Soundsphere Lesson 15 – Tapping with an open string

This month we have a tapping lick using an open string in a pedal note fashion. It is based in the key of G and creates different chords by moving […]

This month we have a tapping lick using an open string in a pedal note fashion. It is based in the key of G and creates different chords by moving up and down the neck on one string.

lesson 15
The first chord is a G major chord, formed by tapping with our second finger on our right hand at the twelfth fret of the G string and pulling off to our fourth finger to the D at the seventh fret, then down to our first finger to the B at the fourth fret. We then pull off to an open G note, then hammer on to the B and then the D using the same fingers. This is all in sextuplets, so these first 6 notes take up 1 whole beat. The second beat is a direct repeat of the first, and beats three and four of the first bar switch to a G major 7 chord. All this means is that we change the note we tap at the twelfth fret from a G, to and F# at the eleventh fret, which we then repeat to complete our first bar. We then repeat this bar in it’s entirety.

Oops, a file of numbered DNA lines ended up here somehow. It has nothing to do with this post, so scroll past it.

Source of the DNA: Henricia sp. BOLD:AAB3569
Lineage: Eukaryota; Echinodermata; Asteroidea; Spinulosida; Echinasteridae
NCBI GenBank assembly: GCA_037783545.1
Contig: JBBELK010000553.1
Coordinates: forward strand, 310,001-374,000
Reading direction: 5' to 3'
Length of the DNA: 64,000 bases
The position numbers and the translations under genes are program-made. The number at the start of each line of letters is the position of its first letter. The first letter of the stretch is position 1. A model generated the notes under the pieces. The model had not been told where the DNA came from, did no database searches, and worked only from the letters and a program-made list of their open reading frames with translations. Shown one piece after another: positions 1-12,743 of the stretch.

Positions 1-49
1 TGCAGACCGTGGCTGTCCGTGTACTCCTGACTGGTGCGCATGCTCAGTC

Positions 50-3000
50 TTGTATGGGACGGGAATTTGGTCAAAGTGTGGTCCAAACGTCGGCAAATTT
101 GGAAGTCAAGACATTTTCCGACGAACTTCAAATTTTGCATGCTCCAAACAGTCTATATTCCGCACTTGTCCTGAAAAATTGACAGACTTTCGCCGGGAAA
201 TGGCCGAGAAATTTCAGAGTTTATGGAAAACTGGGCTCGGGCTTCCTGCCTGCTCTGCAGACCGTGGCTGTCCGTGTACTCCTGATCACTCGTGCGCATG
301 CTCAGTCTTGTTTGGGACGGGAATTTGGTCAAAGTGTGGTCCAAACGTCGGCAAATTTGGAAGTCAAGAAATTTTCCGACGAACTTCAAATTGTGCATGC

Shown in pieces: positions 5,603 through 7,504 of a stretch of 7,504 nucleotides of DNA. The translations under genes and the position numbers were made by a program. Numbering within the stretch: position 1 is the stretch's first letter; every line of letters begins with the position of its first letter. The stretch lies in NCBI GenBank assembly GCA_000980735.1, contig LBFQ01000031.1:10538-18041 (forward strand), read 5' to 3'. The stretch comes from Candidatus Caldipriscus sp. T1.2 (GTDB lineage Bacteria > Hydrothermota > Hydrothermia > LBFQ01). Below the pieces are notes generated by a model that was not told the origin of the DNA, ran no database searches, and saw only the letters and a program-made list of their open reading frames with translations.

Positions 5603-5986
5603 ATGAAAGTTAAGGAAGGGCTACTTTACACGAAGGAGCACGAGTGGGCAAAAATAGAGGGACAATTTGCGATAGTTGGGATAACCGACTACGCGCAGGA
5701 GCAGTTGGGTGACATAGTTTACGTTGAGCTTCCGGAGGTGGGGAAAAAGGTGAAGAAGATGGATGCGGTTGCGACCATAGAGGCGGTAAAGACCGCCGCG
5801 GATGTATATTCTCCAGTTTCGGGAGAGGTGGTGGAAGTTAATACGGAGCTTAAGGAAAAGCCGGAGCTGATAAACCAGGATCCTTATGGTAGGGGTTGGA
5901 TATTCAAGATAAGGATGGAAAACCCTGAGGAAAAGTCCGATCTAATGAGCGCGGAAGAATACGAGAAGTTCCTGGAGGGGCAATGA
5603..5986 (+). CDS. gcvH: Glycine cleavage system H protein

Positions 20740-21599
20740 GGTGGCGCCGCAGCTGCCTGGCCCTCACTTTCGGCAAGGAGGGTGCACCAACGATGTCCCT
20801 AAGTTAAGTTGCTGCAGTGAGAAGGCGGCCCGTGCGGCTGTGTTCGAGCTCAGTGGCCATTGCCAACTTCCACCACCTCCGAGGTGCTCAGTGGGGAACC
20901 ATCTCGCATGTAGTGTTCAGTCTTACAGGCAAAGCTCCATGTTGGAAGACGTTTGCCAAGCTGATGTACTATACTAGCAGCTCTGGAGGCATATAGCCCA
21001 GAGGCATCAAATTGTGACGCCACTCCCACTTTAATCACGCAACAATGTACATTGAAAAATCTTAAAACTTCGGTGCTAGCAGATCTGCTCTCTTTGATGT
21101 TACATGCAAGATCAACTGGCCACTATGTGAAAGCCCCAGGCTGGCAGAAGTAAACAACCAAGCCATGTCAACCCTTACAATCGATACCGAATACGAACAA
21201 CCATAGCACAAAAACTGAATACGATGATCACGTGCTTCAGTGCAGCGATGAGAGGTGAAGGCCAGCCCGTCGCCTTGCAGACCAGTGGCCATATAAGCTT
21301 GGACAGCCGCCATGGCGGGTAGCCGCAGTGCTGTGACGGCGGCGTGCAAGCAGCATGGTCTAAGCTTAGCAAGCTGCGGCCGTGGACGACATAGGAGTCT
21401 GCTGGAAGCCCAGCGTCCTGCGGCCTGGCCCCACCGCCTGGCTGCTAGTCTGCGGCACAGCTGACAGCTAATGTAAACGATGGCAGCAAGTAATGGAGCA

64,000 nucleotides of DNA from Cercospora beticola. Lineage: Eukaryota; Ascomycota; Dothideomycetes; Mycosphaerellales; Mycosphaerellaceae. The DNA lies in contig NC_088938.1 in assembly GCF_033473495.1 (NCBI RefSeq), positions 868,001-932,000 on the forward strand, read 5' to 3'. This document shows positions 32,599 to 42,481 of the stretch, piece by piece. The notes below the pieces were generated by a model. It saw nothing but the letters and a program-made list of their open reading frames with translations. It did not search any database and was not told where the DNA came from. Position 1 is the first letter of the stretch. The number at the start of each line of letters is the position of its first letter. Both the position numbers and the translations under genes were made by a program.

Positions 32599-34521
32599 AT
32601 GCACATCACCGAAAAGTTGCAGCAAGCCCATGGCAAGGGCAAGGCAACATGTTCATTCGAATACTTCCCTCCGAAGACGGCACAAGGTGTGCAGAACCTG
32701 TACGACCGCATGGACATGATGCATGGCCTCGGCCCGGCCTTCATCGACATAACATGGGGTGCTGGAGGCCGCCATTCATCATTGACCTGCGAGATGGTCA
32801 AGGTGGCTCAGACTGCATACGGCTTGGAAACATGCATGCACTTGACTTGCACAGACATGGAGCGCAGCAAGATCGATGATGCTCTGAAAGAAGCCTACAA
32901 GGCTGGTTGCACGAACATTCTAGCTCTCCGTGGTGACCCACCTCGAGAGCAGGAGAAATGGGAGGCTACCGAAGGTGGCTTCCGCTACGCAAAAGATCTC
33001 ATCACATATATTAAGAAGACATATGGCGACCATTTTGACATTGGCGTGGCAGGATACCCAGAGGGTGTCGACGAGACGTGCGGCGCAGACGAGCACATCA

The third bar changes to a C major chord, again tapping the G at the twelfth fret, then pulling off this time to the E at the seventh fret, then to the C at the fifth fret, down to the open G then back up to the C and E again. We repeat this for beat two before changing to a C major flat 5 chord, which again involves exchanging the G that we tap at the twelfth fret for an F# at the eleventh. Again we will repeat this bar.
Bars five and six are comprised entirely of an inverted D sus4 chord. This involves tapping the A note at the fourteenth fret of the G string, pulling off to the F# at the eleventh fret and then down to the D at the seventh fret, again down to the open G and back up to the D and F#. We play this eight times bringing us into bar seven. Bar seven and eight are almost identical to bars one to four, except we will change from G to G maj 7, and C to C major flat 5 on every beat as opposed to every other beat. Bar nine is a direct replication of bar five, which we carry on into bar ten for two beats (or two repetitions of the pattern) before finishing on a G5 power chord using open strings.

This is a great way to play legato licks very quickly and adding interesting notes to basic triads to create interesting chords by simply changing notes by a semitone/tone. It is very easy to create tension in your melodies, and this concept can easily be applied to minor and diminished chords and scales that we will look at next month.

Harry Houghton

About Harry Houghton

Writer and music tutor.